|Publication number||US7458937 B2|
|Application number||US 11/032,662|
|Publication date||Dec 2, 2008|
|Filing date||Jan 11, 2005|
|Priority date||Jan 11, 2005|
|Also published as||US20060155167|
|Publication number||032662, 11032662, US 7458937 B2, US 7458937B2, US-B2-7458937, US7458937 B2, US7458937B2|
|Inventors||Stephen Bennett Elliott|
|Original Assignee||Coherence Llc|
|Export Citation||BiBTeX, EndNote, RefMan|
|Patent Citations (14), Non-Patent Citations (1), Referenced by (6), Classifications (10), Legal Events (4)|
|External Links: USPTO, USPTO Assignment, Espacenet|
Method and System for Consciously Synchronizing the Breathing Cycle with the Natural Heart Rate Cycle (Ser. No. 10/699,025), System and Method for Synchronizing the Heart Rate Variability Cycle With The Breathing Cycle (Feb. 19, 2004), Method of Presenting Audible and Visual Cues for Synchronizing the Breathing Cycle With An External Timing Reference for Purposes of Synchronizing The Heart Rate Variability Cycle With The Breathing Cycle (Mar. 15, 2004), Method and System Providing A Fundamental Musical Interval for Heart Rate Variability Synchronization (Mar. 23, 2004), Method and System of Respiratory Therapy Employing Heart Rate Variability Coherence (Ser. No. 10/814,035), Method and System of Breathing Therapy for Reducing Sympathetic Predominance With Consequent Positive Modification of Hypertension (Ser. No. 10/932,636)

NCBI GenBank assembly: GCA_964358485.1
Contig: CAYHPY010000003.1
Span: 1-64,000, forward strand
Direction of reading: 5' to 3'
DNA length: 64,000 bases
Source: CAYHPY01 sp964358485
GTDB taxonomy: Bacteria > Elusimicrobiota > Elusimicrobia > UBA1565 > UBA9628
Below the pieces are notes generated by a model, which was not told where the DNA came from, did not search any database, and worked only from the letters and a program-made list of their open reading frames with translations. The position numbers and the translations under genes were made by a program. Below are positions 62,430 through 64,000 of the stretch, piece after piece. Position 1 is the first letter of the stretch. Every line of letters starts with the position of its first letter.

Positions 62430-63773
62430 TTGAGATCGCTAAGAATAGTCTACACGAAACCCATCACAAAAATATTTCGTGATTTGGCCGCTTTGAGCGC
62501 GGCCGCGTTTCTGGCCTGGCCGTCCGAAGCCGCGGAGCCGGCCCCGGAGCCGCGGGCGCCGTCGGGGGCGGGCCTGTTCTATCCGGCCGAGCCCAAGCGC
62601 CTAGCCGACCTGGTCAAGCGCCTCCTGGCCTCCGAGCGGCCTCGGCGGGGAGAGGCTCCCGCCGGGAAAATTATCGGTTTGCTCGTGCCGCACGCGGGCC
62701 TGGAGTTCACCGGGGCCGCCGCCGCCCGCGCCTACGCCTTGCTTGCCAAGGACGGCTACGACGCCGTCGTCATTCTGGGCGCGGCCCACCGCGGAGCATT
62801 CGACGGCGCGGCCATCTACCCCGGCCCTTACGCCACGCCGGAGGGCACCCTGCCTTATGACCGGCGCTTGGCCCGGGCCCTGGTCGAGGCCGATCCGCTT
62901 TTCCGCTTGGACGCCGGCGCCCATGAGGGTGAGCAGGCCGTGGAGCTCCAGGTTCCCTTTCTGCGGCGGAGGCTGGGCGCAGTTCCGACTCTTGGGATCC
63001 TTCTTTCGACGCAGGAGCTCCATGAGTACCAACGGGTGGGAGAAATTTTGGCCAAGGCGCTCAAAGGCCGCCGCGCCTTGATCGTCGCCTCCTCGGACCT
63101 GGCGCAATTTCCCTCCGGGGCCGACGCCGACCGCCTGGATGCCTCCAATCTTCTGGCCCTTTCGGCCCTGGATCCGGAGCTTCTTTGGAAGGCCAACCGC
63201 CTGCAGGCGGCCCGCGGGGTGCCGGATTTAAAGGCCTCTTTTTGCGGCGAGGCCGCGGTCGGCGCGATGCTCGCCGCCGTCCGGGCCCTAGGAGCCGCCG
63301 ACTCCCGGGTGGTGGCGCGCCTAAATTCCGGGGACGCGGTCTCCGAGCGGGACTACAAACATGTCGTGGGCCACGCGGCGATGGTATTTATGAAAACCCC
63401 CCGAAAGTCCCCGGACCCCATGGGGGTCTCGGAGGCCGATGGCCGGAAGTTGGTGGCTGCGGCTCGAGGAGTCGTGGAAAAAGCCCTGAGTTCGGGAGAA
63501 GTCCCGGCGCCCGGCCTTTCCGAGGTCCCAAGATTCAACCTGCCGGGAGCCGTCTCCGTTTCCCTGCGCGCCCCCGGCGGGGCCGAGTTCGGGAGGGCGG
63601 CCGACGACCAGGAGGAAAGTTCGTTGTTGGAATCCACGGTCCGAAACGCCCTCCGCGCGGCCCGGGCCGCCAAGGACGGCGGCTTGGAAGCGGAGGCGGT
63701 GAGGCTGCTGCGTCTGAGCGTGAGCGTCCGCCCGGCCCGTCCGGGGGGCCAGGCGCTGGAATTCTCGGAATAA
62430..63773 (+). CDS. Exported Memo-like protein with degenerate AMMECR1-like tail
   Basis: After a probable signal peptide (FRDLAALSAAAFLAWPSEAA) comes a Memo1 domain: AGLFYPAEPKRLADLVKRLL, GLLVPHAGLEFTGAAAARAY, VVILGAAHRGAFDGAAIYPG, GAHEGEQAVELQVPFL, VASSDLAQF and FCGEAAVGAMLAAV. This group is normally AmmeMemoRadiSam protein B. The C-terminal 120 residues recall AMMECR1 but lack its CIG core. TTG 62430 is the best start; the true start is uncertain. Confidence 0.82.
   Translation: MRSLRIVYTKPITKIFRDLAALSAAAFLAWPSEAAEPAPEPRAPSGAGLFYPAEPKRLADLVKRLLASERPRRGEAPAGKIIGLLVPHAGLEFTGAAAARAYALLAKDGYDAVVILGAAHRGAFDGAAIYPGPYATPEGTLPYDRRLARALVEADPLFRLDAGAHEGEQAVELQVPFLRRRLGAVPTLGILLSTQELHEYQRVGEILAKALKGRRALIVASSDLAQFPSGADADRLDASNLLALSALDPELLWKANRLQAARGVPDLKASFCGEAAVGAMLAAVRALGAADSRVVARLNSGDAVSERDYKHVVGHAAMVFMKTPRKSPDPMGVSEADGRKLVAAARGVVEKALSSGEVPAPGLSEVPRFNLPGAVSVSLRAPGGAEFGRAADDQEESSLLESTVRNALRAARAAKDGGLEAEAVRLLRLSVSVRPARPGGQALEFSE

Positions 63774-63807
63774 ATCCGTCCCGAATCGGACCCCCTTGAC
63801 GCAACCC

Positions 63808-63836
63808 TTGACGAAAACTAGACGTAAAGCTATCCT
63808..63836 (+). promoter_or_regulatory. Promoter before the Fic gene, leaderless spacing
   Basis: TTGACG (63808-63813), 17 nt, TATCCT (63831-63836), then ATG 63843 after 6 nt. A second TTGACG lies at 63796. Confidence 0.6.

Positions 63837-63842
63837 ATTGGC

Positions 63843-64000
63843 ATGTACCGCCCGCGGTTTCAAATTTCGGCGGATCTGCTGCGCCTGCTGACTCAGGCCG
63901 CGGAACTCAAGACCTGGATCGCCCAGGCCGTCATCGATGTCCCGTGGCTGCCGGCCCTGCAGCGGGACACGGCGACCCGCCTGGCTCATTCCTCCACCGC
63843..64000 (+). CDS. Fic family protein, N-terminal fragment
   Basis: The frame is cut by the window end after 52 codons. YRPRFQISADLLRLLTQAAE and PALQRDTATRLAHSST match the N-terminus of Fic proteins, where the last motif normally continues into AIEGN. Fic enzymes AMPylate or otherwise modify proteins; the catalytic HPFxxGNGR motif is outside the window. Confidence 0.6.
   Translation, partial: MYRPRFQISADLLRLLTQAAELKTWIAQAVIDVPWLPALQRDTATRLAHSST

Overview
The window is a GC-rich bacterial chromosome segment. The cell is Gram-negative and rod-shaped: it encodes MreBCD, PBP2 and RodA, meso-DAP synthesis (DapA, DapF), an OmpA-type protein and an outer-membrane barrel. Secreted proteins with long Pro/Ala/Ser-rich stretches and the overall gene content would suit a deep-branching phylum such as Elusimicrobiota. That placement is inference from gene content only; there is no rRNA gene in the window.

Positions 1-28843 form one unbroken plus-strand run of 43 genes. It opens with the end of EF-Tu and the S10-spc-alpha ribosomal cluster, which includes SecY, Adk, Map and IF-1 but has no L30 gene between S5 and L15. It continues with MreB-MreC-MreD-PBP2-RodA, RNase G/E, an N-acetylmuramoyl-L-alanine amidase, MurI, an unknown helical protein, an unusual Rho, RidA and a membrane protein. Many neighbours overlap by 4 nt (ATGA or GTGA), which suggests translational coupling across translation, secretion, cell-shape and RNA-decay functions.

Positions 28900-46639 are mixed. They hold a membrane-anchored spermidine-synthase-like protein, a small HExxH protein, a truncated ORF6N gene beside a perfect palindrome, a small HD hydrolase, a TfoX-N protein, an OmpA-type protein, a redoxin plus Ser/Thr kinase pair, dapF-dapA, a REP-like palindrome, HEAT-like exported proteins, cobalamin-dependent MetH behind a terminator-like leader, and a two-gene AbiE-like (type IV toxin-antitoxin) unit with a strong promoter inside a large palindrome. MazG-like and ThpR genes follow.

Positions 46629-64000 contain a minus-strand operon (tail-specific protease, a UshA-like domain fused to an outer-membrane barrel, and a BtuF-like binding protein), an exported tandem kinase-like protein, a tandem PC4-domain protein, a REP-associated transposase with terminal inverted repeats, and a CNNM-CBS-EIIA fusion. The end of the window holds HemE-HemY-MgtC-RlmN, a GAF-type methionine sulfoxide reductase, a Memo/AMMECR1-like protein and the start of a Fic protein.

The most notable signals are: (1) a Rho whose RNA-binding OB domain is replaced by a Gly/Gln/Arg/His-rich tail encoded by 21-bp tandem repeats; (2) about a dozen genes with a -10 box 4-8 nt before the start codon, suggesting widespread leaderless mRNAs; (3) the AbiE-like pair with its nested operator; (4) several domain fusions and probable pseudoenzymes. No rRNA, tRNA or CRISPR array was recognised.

The present invention relates to the field of human health and in particular to the field of “arterial pressure wave” assessment. This form of assessment is related to but different from traditional “blood pressure” measurement.
Per the present state of the art, for practical purposes, noninvasive blood pressure is measured in one of two primary ways. The first method is the ascultatory method wherein blood flow in the brachial artery is impeded via a pressure cuff and “listened to” for purposes of assessing the state of the flow or lack thereof and consequent pressures relating to cardiac systole and diastole.
The second primary method is the oscillometric method wherein a pressure cuff is applied and the variation of pressure oscillations in the cuff are used to determine systolic and diastolic pressure. Due to limitations with each method, the ascultatory and oscillometric methods are sometimes used in combination to maximize accuracy.